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Wanted: Micronutrients! Phytosiderophore-mediated acquisition strategies in grass crops

Periodic Reporting for period 1 - PhytoTrace (Wanted: Micronutrients! Phytosiderophore-mediated acquisition strategies in grass crops)

Reporting period: 2019-03-01 to 2020-08-31

Understanding how plants respond to micronutrient deficiency and which biogeochemical processes are induced at the root-soil interface, i.e. the rhizosphere, is crucial to improve crop yield and micronutrient grain content for high quality food and feed. Iron nutrition by grass species relies on the release and re-uptake of phytosiderophores, which are root exudates that form stable complexes with Fe but also other trace metals such as Zn and Cu. However, neither the importance of phytosiderophores under Zn and Cu deficient conditions nor the interplay of plant responses and rhizosphere processes are well understood as the majority of studies in the past was carried out under ‘soil-free’ hydroponic conditions. In this project, I aim to elucidate the mechanisms controlling phytosiderophore-mediated micronutrient acquisition of barley (Hordeum vulgare) under Zn, Cu, and as reference, Fe deficient conditions, with particular emphasis on soil environments. Barley is the fifth most produced crop worldwide and of great importance in regions that are characterized by harsh living conditions. In a holistic approach, my team and I will apply innovative soil-based and traditional hydroponic root exudation sampling approaches in combination with advanced plant molecular techniques to study the phytosiderophore release and uptake system under different experimental conditions. The chemical synthesis of otherwise commercially unavailable phytosiderophores in their natural and 13C-labelled form will allow us to trace their decomposition and metal solubilizing efficiency in the plant-microbe-soil system to uncover the interplay of plant genetic responses and rhizosphere processes affecting the time-window of PS-mediated MN acquisition. Moving beyond ‘soil-free’ experimental designs of the past, this project will generate key knowledge to improve selection of crops with highly efficient micronutrient acquisition traits to alleviate micronutrient malnutrition of people world-wide.
AIM 1 - Synthesize all known PS in their natural and 13C-labelled form (TU). All 8 PS were successfully synthesized within the planned period. Therefore, the first, most critical milestone of this project was achieved without any delay, with the developed synthetic strategy already being published Current activities focus on upscaling the developed synthesis and the implementation of the 13C label.
AIM 2 - Reveal PS release, re-uptake and molecular responses of contrasting barley cultivars under Zn, Cu and as a reference Fe deficiency in different experimental conditions (BOKU).
Selection of suitable barley lines & optimization of growth conditions: Fe, Zn & Cu seed tissue concentrations of barley grown on a micronutrient deficient soil at the James Hutton Institute (collaboration Tim George & Soren Husted) were determined to allow a pre-selection of several lines with highest and lowest micronutrient (MN) tissue concentrations. Micronutrient (MN) deficient soils from Turkey, Australia and Spain were imported and fertilization schemes and growth conditions were optimized for barley.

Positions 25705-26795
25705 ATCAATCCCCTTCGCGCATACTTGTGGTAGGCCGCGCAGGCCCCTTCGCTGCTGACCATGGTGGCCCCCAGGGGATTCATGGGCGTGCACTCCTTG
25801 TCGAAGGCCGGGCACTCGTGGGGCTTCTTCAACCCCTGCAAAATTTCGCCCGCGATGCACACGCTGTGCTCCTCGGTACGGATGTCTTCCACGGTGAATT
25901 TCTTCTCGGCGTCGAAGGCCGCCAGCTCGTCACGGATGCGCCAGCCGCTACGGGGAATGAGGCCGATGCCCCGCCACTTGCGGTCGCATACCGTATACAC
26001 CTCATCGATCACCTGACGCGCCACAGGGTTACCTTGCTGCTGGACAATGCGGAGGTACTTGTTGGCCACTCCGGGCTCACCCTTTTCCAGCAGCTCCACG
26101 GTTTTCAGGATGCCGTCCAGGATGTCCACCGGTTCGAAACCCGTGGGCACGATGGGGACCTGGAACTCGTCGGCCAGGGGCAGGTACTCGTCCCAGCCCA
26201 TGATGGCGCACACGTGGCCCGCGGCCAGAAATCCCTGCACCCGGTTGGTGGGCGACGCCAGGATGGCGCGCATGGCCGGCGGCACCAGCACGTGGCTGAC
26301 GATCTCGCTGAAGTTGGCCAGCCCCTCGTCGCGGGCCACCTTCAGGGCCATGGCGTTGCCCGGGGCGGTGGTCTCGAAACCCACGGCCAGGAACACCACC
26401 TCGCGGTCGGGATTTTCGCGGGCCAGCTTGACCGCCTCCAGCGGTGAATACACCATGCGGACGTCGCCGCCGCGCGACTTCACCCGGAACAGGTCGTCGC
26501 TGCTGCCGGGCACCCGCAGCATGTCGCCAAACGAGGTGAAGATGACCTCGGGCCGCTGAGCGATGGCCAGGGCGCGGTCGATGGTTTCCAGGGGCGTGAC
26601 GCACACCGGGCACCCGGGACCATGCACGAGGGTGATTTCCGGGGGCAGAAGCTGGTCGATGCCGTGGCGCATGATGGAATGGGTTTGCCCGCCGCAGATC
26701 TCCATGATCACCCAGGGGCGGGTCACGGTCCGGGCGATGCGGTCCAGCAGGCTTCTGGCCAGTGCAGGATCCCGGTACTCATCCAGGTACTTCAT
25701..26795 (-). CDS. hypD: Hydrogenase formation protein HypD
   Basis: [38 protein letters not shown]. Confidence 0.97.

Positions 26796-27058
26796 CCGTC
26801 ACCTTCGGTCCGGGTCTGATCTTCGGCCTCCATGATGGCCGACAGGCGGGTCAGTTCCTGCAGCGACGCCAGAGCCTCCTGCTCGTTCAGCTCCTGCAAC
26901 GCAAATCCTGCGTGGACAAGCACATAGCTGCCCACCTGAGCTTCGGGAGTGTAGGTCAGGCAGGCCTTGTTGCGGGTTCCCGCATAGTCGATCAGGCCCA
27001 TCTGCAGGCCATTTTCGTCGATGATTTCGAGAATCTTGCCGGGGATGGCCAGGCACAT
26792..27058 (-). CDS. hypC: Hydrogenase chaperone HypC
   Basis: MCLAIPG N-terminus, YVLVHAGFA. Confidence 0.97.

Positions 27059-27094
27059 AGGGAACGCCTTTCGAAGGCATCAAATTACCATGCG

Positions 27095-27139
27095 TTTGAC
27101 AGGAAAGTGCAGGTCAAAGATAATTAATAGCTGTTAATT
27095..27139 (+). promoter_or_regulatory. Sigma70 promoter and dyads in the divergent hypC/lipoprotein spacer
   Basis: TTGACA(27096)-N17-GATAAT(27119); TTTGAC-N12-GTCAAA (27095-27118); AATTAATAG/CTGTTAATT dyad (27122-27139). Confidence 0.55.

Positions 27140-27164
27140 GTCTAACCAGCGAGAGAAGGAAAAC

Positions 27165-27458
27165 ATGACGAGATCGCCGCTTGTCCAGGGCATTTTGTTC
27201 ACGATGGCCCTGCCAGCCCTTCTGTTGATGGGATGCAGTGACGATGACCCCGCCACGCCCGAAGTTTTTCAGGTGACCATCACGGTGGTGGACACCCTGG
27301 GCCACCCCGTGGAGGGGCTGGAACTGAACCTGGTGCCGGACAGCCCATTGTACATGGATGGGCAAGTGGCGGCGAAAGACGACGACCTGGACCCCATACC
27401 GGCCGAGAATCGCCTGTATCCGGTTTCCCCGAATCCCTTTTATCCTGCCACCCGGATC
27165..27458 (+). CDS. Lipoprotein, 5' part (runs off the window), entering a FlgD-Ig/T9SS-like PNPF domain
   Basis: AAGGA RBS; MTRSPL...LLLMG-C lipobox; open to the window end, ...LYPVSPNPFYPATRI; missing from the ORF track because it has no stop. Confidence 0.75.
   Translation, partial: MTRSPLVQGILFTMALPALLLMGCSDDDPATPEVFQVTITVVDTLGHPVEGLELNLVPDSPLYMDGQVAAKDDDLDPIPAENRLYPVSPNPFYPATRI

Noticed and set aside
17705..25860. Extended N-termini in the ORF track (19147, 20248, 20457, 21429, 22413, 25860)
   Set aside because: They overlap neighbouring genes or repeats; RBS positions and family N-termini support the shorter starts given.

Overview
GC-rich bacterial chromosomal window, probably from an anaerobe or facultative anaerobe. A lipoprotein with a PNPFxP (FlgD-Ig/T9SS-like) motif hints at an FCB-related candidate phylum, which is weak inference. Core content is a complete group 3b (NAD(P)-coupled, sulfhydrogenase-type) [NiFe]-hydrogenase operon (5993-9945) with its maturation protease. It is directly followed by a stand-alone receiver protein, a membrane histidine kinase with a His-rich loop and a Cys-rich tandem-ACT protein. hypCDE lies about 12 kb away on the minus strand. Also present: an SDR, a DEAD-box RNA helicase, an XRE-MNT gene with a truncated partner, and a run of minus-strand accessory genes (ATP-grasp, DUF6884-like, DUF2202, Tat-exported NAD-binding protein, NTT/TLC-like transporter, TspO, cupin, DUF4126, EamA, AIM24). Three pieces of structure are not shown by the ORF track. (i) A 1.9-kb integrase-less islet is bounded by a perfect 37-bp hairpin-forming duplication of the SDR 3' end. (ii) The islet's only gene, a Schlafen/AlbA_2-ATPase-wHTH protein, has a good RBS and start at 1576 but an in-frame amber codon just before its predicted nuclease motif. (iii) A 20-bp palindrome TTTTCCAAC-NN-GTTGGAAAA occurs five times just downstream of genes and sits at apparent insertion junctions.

Maturity growth test & gene expression analysis: 3 MN efficient and 1 MN inefficient barley lines were grown to maturity on the Zn and Cu deficient soils including their respective fertilized controls. Plants were destructively sampled at 4 time points during plant development to link growth performance (biomass), MN uptake with PS exudation and gene expression. For gene expression analysis, gene specific primers were designed for genes participating in the PS synthesis, export, and import of PS-metal complexes. The gene selection was based on previous results from the literature and on in silico investigations in different crop species focusing on the most homologous genes of this pathway. Gene expression analysis is currently conducted.
AIM 3 - Uncover the efficiency and dynamics of PS-metal mobilization of all known PS in bulk and rhizosphere soil (BOKU).
PS analysis: An indirect Fe-binding assay that allows a quick screening of the sum of all Fe solubilizing metabolites in exudate samples was implemented. Using the synthesized PS, LC-MS/MS based method was successfully adapted and implemented.
Experimental soils: general soil parameters were determined as a basis for further geochemical experiments.
AIM 4 - Elucidate the partitioning dynamics of PS in the plant-soil-microbe system and identify the key microbial players involved (BOKU, UNIVIE). Experimental work is scheduled to start in March 2021.
- Successful development and implementation of a novel, unified, modular approach to chemically synthesize all eight identified phytosiderophores (PS). This modular approach now enables the installation of 13C2 isotopic labels into the middle fragments of all PS. Having achieved the most critical milestone of this project, allows us now to investigate and trace the fate and function of PS in the plant – microbe-soil system.
- Successful development and implementation of an advanced LC-MS/MS analysis of all eight PS including the use of a 13C labelled internal standard. This milestone now allows us tu accurately identify and quantify PS in root exudation and soil samples.
- Investigation of PS exudation patterns and related gene expression during plant development form barley lines differing in micronutrient use efficiency grown on Zn and Cu deficient soils